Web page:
You would have thought that the “political experts” who failed to understand, let alone predict, the rise of Donald Trump in 2016 might have learned something by now. They haven’t. While they obsess over silly side issues that do not concern most Americans, President Trump has been methodically making stunning progress in his pledge to undo the policies of his predecessor and pursue others that are improving the lives of working men and women.

Despite the hundreds of hours of media reports about the number of times Trump played golf, staff turnover at the White House, his television viewing habits, and of course the investigation by special counsel Robert Mueller, we see that the American public is generally feeling better about the direction of the country and their own lives. It turns out that Donald Trump’s style — at times brash, unconventional, and even unpredictable — is largely irrelevant to voters who just want more control over their own lives, more money in their pockets — a shot at a better life.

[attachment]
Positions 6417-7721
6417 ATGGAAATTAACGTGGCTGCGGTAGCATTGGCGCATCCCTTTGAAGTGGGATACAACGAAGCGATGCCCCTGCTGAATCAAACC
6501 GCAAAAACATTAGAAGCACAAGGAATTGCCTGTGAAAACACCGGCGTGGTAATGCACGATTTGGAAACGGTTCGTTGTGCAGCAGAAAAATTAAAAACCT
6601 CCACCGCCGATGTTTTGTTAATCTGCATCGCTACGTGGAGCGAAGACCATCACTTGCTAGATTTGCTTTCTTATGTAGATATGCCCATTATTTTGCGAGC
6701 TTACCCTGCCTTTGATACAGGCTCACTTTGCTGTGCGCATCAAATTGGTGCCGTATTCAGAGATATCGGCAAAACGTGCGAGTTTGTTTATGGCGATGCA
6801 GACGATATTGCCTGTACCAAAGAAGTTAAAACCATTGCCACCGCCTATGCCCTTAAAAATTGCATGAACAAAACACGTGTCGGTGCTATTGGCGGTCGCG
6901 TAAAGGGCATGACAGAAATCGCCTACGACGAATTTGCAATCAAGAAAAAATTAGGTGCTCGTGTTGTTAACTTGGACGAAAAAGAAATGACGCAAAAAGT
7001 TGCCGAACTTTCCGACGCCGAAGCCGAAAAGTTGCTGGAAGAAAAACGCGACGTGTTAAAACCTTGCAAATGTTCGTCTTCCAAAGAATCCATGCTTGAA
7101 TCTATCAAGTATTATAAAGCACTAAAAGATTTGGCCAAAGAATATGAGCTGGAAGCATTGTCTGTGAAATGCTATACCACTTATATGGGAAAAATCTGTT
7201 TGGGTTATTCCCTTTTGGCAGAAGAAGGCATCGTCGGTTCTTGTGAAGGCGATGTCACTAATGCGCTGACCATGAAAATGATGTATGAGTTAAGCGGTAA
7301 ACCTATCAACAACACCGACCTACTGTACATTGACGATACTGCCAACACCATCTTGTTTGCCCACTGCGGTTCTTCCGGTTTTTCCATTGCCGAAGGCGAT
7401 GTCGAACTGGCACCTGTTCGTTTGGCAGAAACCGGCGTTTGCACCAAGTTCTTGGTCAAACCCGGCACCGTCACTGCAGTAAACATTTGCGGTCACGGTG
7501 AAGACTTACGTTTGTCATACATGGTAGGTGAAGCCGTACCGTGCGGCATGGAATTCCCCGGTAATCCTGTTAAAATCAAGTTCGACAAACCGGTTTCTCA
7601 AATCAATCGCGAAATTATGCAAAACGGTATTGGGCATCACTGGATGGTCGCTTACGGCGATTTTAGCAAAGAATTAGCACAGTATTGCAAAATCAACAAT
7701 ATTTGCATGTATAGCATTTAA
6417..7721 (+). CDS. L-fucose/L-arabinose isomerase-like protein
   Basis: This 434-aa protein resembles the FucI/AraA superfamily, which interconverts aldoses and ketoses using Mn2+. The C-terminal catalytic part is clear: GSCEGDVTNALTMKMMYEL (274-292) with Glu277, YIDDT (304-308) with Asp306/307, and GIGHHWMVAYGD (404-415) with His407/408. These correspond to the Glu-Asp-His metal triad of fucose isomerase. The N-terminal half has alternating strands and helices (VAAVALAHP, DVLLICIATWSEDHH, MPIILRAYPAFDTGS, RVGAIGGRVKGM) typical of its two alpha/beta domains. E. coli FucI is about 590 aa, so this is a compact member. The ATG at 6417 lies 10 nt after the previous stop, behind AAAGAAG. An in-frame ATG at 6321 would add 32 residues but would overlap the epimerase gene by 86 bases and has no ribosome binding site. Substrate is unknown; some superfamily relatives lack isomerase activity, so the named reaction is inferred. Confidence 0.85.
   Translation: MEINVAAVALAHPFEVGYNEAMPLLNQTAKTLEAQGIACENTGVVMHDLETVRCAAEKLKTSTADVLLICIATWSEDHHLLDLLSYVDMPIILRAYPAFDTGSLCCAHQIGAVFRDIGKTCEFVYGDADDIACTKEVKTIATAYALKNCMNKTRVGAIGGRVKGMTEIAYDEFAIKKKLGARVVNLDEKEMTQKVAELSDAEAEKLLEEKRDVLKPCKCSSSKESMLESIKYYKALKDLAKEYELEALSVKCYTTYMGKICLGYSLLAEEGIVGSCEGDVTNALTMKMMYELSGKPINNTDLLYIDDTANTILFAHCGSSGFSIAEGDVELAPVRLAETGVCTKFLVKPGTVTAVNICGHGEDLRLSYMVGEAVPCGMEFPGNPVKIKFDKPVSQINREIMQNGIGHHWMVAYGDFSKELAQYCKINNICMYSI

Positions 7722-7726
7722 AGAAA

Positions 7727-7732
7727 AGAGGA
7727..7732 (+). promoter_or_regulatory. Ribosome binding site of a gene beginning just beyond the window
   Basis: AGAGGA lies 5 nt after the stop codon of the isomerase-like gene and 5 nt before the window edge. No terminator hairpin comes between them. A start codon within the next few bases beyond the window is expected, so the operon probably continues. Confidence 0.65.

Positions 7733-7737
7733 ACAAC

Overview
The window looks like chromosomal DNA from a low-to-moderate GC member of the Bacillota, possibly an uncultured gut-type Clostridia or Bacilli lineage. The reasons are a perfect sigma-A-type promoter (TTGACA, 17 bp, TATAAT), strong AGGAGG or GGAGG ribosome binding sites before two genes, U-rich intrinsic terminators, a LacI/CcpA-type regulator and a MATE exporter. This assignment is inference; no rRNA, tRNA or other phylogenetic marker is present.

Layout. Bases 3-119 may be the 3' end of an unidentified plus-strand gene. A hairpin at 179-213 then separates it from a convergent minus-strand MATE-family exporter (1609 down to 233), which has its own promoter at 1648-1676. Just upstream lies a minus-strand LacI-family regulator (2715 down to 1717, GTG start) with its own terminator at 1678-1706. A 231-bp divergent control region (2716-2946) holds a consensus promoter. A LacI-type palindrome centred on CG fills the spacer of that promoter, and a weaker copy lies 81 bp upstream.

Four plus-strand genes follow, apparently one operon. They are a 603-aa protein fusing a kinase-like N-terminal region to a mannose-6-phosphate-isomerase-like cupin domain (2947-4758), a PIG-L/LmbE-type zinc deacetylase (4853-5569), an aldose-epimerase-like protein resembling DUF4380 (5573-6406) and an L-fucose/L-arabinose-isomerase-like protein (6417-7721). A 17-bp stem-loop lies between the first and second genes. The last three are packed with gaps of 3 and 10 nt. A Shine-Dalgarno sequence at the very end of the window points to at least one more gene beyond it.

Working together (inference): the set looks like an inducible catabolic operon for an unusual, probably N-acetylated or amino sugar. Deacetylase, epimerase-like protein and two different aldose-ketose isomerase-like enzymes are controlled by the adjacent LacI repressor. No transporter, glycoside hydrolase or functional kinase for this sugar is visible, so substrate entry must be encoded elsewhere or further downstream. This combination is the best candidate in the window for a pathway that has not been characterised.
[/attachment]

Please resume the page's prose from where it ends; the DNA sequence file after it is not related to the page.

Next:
By Day 500 of his presidency, Trump was the most popular Republican president among members of his own party since World War II, with the exception of George W. Bush after 9/11. The 87 percent of Republicans approving of his job performance were focusing not on cable chatter, but on some of his achievements.

Trump’s record at that point:

  • Quarterbacked tax reform that saved more than 80 percent of Americans money and spurred massive job growth and investment in the United States.
  • Appointed dozens of phenomenal judges to the federal courts, including Supreme Court Justice Neil Gorsuch.
  • Cut the federal payroll by 24,000 jobs.
  • Eliminated 16 regulations for every one added.
  • Boosted our energy sector by removing barriers to the building of the Keystone XL Pipeline.
  • Historically low unemployment rates for African-Americans.
  • Withdrew from the Paris climate accord.
  • Repealed the Obamacare individual mandate.